Tuesday, May 28, 2013

The New Fridge--Life's Good

When we last left our heroine, she'd bravely made a choice without moaning or groaning more than absolutely necessary.  Let's resume our story as she begins life anew.

I'm adjusting to our new LG refrigerator--now happily ensconced in her cubby.  It's wonderful to have a freezer that freezes!
It's the simple pleasures, ain't it?

We bid a fond farewell to our reliable Frigidaire workhorse.  Well, sort of farewell--it's attractively occupying our eating nook right now as we wait for the energy company to come recycle it (and rebate us $50).

Fridges that sit in the middle of the room--a decorating trend I'm starting right now.  Remember, you saw it first at Meadowsweet Cottage.  And yes, feel free to Pin It.  Maybe I should slap a watermark on the photo just so I get credit?  On second thought...no.

I'm getting used to the increased width and depth of our newbie quickly.  The height is another kettle of crawdads entirely--the cutting boards which tucked nicely atop the old fridge are still looking for a new home in the kitchen and are currently scattered in three places (the cereal cupboard, the appliance drawer and atop the new beast where I can't reach them).

I confess that the textured surface I was sure I was going to hate is smoother (in a good slippery sense) than I thought. 
I'll think positive and hope that cleaning the shallow grooves is easier than I anticipated.  I am VERY glad that we went with the smooth finish on the front though!  And white was definitely the right choice.

I love the French doors although we haven't entirely succeeded yet in figuring out where things should go.  The split shelves inside have allowed us to customize the heights to accommodate two liter bottles and leftover containers.  Plus my guys are enjoying the ease of the deli tray after having to bend way down to access the old cheese shelf.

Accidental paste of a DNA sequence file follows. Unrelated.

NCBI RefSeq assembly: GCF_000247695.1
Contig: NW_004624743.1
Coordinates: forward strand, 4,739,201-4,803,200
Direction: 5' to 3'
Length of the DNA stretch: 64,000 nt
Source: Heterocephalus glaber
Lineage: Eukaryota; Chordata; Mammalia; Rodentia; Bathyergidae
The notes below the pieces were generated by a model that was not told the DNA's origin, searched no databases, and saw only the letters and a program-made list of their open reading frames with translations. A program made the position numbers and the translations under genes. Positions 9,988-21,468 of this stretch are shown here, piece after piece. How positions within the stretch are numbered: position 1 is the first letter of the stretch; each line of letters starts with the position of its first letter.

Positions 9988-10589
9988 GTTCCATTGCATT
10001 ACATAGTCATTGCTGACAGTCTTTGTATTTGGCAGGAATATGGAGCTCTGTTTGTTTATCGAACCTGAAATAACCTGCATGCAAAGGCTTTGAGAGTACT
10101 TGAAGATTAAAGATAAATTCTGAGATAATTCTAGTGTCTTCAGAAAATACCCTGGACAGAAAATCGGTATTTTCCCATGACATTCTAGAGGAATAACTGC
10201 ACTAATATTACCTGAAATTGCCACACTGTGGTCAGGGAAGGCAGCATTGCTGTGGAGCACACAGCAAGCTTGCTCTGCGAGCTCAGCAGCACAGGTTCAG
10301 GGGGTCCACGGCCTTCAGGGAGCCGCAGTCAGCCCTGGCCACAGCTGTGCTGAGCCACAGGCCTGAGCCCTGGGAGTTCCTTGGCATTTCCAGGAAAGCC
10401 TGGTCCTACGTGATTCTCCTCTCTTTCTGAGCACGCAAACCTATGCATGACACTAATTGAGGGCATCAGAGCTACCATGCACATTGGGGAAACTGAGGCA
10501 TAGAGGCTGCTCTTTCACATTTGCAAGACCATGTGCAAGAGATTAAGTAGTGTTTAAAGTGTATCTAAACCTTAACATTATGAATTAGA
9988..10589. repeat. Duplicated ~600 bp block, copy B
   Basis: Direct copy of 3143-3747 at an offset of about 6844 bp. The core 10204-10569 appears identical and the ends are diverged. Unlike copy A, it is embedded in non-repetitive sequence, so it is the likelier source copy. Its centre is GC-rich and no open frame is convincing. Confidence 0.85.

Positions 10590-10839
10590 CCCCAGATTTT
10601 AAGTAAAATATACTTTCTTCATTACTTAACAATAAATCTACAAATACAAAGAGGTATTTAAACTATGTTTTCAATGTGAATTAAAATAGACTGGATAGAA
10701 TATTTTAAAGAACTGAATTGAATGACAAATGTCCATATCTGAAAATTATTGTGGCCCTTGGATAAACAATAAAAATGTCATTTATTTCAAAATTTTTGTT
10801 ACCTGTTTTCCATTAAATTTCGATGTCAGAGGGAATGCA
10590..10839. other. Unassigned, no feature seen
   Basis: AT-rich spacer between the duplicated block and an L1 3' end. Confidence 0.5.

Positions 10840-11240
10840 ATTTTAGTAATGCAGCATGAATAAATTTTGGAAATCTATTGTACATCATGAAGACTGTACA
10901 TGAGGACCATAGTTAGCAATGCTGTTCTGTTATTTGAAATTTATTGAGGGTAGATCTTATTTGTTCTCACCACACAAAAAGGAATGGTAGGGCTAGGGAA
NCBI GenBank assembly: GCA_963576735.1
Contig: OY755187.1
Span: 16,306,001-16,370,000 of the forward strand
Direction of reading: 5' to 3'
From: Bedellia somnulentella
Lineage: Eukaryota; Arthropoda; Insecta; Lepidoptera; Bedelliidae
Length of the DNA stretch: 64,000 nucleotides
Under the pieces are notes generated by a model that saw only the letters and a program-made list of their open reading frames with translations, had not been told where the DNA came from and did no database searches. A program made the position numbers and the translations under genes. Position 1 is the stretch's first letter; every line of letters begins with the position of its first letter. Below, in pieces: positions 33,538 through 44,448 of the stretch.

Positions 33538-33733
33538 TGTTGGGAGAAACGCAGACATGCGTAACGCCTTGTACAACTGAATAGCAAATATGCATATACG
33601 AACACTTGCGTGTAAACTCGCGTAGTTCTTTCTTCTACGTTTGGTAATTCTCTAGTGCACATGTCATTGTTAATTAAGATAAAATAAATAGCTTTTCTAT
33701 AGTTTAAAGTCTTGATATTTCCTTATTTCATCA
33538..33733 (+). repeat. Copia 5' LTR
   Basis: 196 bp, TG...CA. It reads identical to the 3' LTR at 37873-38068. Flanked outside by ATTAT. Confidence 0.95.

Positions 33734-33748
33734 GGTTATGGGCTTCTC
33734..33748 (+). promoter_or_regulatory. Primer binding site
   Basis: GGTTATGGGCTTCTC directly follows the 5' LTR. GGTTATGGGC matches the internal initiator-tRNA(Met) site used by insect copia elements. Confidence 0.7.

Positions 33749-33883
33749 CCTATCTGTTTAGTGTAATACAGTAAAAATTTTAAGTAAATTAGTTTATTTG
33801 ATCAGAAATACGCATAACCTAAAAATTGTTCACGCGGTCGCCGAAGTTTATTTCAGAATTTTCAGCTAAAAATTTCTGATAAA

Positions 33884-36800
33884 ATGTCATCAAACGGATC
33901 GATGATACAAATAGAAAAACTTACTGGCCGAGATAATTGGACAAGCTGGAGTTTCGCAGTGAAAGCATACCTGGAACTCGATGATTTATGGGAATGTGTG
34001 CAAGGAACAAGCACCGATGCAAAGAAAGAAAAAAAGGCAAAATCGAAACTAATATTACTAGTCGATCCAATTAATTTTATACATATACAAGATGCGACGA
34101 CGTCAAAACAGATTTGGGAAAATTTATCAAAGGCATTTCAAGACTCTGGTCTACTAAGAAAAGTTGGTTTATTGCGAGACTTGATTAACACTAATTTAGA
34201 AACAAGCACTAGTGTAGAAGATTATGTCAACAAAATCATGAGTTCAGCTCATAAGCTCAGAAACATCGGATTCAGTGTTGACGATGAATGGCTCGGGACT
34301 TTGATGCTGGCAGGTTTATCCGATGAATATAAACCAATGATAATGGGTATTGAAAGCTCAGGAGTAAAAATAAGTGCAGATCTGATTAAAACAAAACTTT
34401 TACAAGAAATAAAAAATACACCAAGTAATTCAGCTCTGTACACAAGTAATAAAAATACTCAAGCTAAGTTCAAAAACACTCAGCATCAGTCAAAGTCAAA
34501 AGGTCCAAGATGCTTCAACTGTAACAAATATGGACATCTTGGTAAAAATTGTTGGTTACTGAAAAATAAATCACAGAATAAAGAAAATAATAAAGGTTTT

And the narrow drawer between the veggie and fruit drawers has proven ideal for egg storage.  It's probably not designed for that, but it works.  Now that I think of it--what was that lil drawer created to hold?  I think it's funny that our freshly-laid butt fruit (don't you hate it when somebody creates a clever-but-fairly-rude phrase that you just can't purge from your brain) ended up in one of the fruit and vegetable drawers.  Bet the designer didn't see that one coming!

Not that I know where to find my Miracle Whip or his mayo, or if the salad dressing goes in the right or left door yet.  We'll eventually figure out a logical way of organizing things so that we all know where to look and where to put away without standing there with the doors open while we puzzle it out.  I just discovered the butter dish today--I couldn't see it way up high where my sweetie put it (in the butter nook of all places).

The bottom freezer rocks.  My sweetie has a convenient tray for his frozen juice cans which also holds ice packs for migraines, sore muscles and owies.
The two drawers make it as easy to organize as my two shelves did but it's definitely easier to find what you want on the bottom of a drawer compared to the back of a shelf!

You can laugh, but our ice cubes now come from an older-than-old double metal Frigidaire ice tray contributed by the Queen Mother. 
My family doesn't throw anything away--we just store it until someone else needs it.

It's been an smoother change than I anticipated.  Once I finally made what I thought was the best choice (click the link to enjoy my making a fool of myself just because I was forced to get a new fridge), I just mentally shifted gears and didn't look back.  Now if I could just grow another three inches so I could reach the top... 

LG doesn't know I exist.  Neither does Frigidaire.  But my offer to help them design the perfect refrigerator still stands.

Bring joy,

Monday, May 20, 2013

My Thirty-Four Year Old Fridgidaire...Farewell, Friend

I'm a little fond of our fridge--a Gemco purchase for our first home way back in 1979.  It's lived through two kitchen remodels.  It survived babies and toddlers and teen-aged boys with hollow legs, and two adults with an empty nest. It's outlived our washer (same vintage) and our dishwasher (a whippersnapper by comparison) and two station wagons.

Yep, it's been running flawlessly for a long, long time.  Although it now does tend to freeze stuff stuck too far back in the summer.  It might have a barely noticeable dent or two.  The door seal is a bit torn in one area. And a green glo-stick leaked and stained the freezer fluorescent yellow when the kids were small.  And, okay, the meat drawer is a distant memory.  But...basically it's still chugging along.